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Name: Paula Benyei
NYC suburbs (Zone 6b)
Image
Turbosaurus
May 9, 2020 9:37 PM CST
You did everything right, you just jumped the gun and Mother Nature decided not to play ball.
It's the cold.
The tomatoes and cucumbers will not recover, replace them. The squash peppers and watermelon I'm not sure about, and your blueberries almost certainly will recover.

If you bought them from Home Depot, I think you can return them...

I'm in zone 6a and I don't put summer veg out till the 3rd weekend in May. Cold feet will stunt your plants even if we don't have temps in 30s... it takes longer for plants to recover than just waiting till the soil is warm.

Next spring start early with cold weather spring crops like lettuce, Spinach, kale, broccoli, sugar snaps, carrots and radish and herbs like thyme, rosemary, parsley and cilantro that can all happily take temps in the 30s
The plural of anecdote is not data.
[Last edited by Turbosaurus - May 9, 2020 11:05 PM (+)]
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Waynesboro, VA
WayneWayne
May 9, 2020 9:49 PM CST
[quote="Turbosaurus"]

Yeah we got plastic and was going to put stakes up and enclose it to try to help from the rain and cold. It was getting really nice out, then we just got slammed with rain, hard winds, and the cold. Think it's another 5 days of clouds and 50-60 then right back to rain for a few days. I figured keep and eye on them and hope for the best, and Whatever isn't looking good by next weekend when the rain comes, I'll pull out everything that's dead and then replace them the next week. So towards the end of the month. I figured it was weather, just wasn't sure. Thank you for your response. I'll keep this question updated as the progress goes on. Going to run a watering hose under the mulch before the plants get replanted. Around the edges and then down each row of plants. Then turn it on as needed to water the plants. Have about a acre of land that's just open grass. Wanted to run a raised bed this year, then go in ground with a bigger garden next year.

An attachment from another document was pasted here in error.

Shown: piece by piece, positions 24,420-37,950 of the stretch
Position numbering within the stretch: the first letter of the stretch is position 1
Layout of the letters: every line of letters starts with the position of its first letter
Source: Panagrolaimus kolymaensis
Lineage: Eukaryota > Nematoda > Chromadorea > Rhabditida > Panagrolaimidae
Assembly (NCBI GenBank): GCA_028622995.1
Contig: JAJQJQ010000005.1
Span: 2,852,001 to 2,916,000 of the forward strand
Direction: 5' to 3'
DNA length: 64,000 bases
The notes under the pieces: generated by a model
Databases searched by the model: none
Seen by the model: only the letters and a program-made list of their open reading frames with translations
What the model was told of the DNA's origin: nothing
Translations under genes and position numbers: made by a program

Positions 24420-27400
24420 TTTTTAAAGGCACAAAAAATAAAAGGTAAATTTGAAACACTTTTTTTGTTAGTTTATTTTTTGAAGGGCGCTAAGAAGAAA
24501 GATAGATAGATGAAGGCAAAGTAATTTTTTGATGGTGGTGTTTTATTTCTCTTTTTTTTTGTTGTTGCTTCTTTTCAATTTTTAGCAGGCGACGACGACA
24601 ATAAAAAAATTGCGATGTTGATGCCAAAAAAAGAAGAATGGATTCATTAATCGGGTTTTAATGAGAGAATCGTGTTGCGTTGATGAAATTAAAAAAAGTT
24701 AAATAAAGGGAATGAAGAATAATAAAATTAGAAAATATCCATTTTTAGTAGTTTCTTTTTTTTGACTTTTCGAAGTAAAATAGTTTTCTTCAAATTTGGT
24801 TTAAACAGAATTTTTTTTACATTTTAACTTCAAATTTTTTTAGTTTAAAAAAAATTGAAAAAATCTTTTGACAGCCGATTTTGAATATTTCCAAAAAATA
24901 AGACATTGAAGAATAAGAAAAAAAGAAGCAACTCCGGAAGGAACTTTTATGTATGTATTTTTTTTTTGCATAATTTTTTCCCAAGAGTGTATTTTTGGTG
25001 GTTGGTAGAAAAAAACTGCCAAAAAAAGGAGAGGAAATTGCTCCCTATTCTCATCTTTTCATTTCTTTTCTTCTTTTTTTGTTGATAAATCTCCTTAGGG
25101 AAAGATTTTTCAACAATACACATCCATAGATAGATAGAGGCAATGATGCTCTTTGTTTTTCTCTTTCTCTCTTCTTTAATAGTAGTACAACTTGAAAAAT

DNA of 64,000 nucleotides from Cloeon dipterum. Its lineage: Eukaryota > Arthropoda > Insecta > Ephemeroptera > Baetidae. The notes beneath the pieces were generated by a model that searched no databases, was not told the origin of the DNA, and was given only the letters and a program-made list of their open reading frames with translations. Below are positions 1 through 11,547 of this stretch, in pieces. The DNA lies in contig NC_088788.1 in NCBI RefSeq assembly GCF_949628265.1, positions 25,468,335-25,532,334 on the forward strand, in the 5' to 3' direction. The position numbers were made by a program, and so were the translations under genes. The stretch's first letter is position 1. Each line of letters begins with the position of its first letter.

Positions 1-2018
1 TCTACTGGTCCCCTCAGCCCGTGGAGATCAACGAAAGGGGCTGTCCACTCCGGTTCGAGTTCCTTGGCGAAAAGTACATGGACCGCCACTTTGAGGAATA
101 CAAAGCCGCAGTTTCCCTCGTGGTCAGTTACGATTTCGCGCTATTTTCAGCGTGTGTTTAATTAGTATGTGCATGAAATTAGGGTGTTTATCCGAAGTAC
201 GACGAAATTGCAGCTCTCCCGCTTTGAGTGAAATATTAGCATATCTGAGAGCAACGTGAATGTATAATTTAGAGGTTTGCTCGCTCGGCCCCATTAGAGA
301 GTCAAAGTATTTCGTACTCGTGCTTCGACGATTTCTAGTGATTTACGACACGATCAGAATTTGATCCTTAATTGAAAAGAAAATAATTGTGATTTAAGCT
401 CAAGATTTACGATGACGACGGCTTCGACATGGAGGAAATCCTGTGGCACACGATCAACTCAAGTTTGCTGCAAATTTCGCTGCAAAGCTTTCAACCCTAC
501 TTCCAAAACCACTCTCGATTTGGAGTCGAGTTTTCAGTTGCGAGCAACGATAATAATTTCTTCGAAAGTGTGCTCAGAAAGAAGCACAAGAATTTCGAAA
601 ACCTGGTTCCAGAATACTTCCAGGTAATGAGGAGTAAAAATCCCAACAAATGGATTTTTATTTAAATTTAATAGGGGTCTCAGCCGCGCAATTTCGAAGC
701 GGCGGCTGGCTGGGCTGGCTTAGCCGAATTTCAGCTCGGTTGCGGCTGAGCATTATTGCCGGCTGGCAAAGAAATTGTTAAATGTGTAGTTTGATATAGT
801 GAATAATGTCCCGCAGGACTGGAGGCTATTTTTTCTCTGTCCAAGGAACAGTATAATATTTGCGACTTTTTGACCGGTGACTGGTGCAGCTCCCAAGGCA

Missouri (Zone 6a)
Plant Identifier I was one of the first 300 contributors to the plant database!
Frillylily
May 9, 2020 9:52 PM CST
they froze.
tomatoes will root deeper than 8 inches so not sure how that plastic underlay will work.
[Last edited by Frillylily - May 9, 2020 9:52 PM (+)]
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West Central Minnesota (Zone 4a)
Rubi
May 9, 2020 11:57 PM CST
That sounds like an awful lot of watering to me. Too much watering kills, but a little drought builds character.
Name: Lynda Horn
Arkansas (Zone 7b)
Eat more tomatoes!
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gardenfish
May 10, 2020 12:17 AM CST